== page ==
Radikal Readings: Bananas, Beaches and Bases: Making Feminist Sense of International Politics

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“If you thought you understood how our world works, think again. Get ready to look at your jeans, your breakfast, and your morning paper in a whole new light. This book made my brain hurt, in the best way.”— Sohaila Abdulali, author of Year of the Tiger

I couldn’t have said it better myself. International relations and politics is a subject I’ve always been interested in, (I’m currently taking an online open class about international development offered by the Universiteit Leiden) and this book, which is mostly read in classrooms, was high on the list of international relations reads related to women.

International politics and relations is a wide and varying subject, but as Cynthia Enloe points out, one cannot get the full picture without asking the important question of where are the women?  While the book is over 20 years old, (published in 1990) it is still very much relevant and she goes into great detail about the injustices regarding women. It is truly an eye-opening read, especially for those who have not studied international relations or women’s studies.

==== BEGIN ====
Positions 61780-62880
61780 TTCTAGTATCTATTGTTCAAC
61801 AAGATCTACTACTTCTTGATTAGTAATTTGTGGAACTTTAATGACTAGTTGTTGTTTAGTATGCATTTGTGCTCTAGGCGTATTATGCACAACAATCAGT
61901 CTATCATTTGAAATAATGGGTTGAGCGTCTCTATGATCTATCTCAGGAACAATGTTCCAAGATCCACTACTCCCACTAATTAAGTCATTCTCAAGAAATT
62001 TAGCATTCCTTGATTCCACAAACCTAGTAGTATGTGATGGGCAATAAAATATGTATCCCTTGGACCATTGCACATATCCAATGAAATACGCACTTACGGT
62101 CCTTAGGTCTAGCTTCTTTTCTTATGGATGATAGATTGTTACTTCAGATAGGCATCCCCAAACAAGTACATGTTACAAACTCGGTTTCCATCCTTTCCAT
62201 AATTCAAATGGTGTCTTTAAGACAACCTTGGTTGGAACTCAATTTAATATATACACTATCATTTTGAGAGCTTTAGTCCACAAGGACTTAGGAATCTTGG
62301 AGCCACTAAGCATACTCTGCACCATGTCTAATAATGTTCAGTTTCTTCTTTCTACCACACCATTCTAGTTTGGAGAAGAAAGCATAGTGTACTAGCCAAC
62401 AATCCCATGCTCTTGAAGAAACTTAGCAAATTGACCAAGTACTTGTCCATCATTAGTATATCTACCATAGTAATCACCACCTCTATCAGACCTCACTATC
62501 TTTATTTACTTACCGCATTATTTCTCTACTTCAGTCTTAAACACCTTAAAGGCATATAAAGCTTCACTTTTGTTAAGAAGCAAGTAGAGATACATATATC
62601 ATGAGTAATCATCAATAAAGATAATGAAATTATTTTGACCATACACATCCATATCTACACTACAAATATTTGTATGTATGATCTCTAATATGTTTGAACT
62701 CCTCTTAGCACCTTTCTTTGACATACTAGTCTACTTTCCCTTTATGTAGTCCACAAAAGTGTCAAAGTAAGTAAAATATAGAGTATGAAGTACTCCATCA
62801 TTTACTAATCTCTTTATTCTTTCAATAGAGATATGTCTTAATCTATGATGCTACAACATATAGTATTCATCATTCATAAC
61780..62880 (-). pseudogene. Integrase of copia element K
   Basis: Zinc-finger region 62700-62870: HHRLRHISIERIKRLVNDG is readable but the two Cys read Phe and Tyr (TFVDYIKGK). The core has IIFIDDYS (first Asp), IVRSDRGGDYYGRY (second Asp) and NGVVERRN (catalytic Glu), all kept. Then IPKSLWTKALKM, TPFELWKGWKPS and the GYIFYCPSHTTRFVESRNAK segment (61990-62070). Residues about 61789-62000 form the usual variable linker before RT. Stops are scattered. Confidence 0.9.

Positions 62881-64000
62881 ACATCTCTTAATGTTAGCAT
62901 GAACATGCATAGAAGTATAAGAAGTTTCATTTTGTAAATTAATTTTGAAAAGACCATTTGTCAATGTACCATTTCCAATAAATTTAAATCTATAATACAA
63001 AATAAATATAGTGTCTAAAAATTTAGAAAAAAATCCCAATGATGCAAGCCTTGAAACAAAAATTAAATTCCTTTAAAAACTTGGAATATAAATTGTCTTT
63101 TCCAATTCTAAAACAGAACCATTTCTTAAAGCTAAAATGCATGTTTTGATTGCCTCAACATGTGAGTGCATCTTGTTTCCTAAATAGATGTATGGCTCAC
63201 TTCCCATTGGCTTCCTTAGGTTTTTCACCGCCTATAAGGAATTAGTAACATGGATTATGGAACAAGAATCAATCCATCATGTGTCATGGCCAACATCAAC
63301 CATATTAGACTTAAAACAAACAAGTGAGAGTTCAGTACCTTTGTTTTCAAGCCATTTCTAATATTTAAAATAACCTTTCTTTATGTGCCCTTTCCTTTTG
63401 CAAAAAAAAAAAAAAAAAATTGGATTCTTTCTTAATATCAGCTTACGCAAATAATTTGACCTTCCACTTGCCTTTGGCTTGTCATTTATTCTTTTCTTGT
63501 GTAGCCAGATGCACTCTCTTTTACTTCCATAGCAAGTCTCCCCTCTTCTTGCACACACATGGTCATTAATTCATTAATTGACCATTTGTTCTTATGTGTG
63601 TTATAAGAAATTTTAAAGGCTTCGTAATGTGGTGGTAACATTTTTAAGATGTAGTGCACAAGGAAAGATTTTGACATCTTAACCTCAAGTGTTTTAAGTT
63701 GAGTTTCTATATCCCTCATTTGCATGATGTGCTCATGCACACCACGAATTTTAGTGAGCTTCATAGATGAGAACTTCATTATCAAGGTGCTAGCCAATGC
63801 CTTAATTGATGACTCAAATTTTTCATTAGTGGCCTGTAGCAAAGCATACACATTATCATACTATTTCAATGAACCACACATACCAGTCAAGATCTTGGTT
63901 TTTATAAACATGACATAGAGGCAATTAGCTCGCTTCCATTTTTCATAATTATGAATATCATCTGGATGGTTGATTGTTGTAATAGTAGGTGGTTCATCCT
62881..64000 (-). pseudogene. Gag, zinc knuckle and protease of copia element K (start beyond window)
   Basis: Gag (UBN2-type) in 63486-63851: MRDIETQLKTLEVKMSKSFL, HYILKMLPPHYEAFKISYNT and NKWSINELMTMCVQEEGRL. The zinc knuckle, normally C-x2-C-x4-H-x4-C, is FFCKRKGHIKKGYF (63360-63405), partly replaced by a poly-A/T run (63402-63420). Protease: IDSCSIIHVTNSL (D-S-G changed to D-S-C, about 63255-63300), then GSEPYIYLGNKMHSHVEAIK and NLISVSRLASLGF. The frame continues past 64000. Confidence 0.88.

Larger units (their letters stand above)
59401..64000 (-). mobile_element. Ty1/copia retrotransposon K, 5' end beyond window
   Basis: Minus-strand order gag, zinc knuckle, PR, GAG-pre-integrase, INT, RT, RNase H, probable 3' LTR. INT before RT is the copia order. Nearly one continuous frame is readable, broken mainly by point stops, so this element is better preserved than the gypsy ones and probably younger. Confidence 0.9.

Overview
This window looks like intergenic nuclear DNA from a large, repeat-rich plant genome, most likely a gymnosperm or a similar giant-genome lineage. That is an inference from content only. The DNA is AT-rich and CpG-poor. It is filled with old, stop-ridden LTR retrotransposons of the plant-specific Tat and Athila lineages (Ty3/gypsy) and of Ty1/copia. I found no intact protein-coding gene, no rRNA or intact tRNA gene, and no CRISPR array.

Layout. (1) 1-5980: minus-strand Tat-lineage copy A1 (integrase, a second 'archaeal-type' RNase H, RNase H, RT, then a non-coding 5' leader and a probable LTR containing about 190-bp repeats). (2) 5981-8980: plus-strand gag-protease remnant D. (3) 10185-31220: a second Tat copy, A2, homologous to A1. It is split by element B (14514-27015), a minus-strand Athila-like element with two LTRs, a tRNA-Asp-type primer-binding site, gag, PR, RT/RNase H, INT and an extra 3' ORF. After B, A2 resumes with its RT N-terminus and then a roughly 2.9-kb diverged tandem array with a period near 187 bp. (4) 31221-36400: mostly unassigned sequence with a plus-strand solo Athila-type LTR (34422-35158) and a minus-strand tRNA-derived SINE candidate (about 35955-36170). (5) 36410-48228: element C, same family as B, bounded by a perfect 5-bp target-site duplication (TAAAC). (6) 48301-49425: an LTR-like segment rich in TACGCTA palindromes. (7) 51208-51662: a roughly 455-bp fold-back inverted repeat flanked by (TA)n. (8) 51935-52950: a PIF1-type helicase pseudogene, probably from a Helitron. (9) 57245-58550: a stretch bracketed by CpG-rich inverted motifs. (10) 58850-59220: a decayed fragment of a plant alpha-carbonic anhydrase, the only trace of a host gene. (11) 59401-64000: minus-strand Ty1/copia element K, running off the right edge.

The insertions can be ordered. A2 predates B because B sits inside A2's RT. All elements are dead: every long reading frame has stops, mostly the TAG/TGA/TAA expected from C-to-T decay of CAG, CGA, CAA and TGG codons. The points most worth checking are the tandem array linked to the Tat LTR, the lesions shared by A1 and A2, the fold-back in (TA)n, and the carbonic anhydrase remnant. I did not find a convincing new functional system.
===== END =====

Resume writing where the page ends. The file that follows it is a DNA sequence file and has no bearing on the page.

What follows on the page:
As I’ve stated before, I do most of my reading on public transportation, and with this book I was compelled to bring a highlighter and pencil with me, making annotations and notes along the way (which elicited some funny looks).

This is fundamental text for anyone interested in international relations. I only wish I had taken a class in college that had Bananas, Bases and Beaches as required reading.

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